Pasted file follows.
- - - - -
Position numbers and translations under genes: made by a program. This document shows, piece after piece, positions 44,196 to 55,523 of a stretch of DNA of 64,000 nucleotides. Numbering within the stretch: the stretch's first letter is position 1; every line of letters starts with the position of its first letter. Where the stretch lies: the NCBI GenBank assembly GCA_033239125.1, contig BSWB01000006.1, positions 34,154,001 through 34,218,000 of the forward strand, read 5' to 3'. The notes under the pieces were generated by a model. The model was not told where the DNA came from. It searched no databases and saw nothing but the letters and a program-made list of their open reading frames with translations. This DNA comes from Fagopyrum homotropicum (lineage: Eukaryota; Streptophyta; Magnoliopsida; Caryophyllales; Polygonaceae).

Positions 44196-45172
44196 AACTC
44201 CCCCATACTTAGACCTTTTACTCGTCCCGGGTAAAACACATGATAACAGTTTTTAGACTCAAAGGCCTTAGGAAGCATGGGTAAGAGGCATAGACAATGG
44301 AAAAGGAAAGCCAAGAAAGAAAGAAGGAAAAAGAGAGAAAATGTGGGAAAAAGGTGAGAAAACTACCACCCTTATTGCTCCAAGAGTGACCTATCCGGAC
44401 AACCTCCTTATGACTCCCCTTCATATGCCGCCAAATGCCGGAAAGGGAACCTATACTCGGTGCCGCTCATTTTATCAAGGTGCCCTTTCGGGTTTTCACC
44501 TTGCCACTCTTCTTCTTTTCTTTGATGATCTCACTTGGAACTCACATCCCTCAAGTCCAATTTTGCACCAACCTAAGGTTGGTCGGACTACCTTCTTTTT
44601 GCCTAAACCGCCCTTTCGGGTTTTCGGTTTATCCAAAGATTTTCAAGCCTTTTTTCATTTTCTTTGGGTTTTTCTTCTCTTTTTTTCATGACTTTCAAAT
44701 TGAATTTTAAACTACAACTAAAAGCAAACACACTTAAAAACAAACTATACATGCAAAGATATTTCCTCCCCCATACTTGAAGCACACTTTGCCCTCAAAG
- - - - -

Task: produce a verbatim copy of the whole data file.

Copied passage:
Position numbers and translations under genes: made by a program. This document shows, piece after piece, positions 44,196 to 55,523 of a stretch of DNA of 64,000 nucleotides. Numbering within the stretch: the stretch's first letter is position 1; every line of letters starts with the position of its first letter. Where the stretch lies: the NCBI GenBank assembly GCA_033239125.1, contig BSWB01000006.1, positions 34,154,001 through 34,218,000 of the forward strand, read 5' to 3'. The notes under the pieces were generated by a model. The model was not told where the DNA came from. It searched no databases and saw nothing but the letters and a program-made list of their open reading frames with translations. This DNA comes from Fagopyrum homotropicum (lineage: Eukaryota; Streptophyta; Magnoliopsida; Caryophyllales; Polygonaceae).

Positions 44196-45172
44196 AACTC
44201 CCCCATACTTAGACCTTTTACTCGTCCCGGGTAAAACACATGATAACAGTTTTTAGACTCAAAGGCCTTAGGAAGCATGGGTAAGAGGCATAGACAATGG
44301 AAAAGGAAAGCCAAGAAAGAAAGAAGGAAAAAGAGAGAAAATGTGGGAAAAAGGTGAGAAAACTACCACCCTTATTGCTCCAAGAGTGACCTATCCGGAC
44401 AACCTCCTTATGACTCCCCTTCATATGCCGCCAAATGCCGGAAAGGGAACCTATACTCGGTGCCGCTCATTTTATCAAGGTGCCCTTTCGGGTTTTCACC
44501 TTGCCACTCTTCTTCTTTTCTTTGATGATCTCACTTGGAACTCACATCCCTCAAGTCCAATTTTGCACCAACCTAAGGTTGGTCGGACTACCTTCTTTTT
44601 GCCTAAACCGCCCTTTCGGGTTTTCGGTTTATCCAAAGATTTTCAAGCCTTTTTTCATTTTCTTTGGGTTTTTCTTCTCTTTTTTTCATGACTTTCAAAT
44701 TGAATTTTAAACTACAACTAAAAGCAAACACACTTAAAAACAAACTATACATGCAAAGATATTTCCTCCCCCATACTTGAAGCACACTTTGCCCTCAAAG